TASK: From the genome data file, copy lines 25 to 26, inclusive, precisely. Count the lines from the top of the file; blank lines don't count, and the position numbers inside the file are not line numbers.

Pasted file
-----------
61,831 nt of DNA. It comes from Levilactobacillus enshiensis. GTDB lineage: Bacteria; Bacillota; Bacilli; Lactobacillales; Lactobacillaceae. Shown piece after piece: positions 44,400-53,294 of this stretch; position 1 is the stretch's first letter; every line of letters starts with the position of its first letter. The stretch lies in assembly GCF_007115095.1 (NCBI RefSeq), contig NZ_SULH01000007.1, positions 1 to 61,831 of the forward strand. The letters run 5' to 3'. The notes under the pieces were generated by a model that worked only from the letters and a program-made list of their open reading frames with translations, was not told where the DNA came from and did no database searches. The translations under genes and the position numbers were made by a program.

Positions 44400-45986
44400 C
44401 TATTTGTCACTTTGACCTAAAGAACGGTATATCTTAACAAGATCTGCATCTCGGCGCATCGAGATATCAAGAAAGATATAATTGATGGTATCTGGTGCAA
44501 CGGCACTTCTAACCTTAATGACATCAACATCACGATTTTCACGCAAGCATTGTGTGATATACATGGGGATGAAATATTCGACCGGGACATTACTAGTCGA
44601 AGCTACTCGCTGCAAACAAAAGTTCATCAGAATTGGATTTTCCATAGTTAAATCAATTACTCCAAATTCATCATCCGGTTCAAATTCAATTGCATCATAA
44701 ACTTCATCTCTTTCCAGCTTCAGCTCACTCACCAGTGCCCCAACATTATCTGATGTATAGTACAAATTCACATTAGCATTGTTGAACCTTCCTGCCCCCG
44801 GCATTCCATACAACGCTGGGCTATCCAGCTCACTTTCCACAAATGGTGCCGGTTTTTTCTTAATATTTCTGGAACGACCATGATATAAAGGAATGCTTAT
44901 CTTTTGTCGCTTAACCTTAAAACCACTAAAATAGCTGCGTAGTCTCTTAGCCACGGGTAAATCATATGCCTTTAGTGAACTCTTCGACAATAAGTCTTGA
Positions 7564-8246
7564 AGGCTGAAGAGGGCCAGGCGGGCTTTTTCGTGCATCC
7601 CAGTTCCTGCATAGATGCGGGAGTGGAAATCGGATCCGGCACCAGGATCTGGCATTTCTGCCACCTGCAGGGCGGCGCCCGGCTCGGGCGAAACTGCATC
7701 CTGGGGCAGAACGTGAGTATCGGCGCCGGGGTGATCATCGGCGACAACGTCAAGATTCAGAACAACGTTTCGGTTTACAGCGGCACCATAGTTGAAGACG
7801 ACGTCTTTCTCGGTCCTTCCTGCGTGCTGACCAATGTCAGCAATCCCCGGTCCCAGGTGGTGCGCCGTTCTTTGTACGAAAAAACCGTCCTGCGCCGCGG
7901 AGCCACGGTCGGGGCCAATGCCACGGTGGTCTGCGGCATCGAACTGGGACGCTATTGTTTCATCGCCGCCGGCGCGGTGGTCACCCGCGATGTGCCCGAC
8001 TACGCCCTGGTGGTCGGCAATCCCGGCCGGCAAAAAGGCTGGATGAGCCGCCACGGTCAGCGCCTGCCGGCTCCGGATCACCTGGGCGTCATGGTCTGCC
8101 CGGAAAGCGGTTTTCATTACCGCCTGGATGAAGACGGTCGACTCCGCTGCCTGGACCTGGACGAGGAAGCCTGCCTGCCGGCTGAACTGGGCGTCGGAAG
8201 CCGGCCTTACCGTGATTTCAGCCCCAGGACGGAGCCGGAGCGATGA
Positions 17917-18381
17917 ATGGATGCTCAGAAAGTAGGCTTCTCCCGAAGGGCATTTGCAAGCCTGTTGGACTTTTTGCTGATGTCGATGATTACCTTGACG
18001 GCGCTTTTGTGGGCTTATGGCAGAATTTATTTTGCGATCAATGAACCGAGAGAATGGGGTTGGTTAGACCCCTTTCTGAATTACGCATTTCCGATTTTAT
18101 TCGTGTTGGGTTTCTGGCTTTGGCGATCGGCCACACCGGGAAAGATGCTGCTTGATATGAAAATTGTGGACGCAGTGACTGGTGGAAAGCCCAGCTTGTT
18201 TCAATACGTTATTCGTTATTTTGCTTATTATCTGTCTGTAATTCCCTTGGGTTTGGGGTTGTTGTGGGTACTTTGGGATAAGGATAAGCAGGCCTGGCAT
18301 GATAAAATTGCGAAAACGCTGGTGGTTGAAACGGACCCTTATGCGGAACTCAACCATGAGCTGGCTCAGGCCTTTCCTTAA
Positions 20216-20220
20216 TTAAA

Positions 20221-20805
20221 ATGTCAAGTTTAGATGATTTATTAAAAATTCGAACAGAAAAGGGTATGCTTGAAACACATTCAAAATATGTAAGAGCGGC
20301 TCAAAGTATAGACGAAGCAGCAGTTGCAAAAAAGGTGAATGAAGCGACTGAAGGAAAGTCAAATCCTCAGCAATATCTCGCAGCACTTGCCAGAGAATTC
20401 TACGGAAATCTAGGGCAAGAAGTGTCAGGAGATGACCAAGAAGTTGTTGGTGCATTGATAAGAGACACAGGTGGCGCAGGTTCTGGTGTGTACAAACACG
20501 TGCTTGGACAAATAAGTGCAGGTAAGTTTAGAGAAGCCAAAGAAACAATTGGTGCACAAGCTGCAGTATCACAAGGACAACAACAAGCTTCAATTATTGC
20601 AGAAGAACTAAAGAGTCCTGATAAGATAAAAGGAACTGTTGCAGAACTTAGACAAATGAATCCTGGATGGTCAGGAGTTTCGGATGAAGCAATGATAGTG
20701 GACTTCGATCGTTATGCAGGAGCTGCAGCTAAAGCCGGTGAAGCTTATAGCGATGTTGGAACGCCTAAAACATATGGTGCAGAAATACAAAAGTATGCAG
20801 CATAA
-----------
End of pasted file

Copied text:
Positions 20216-20220
20216 TTAAA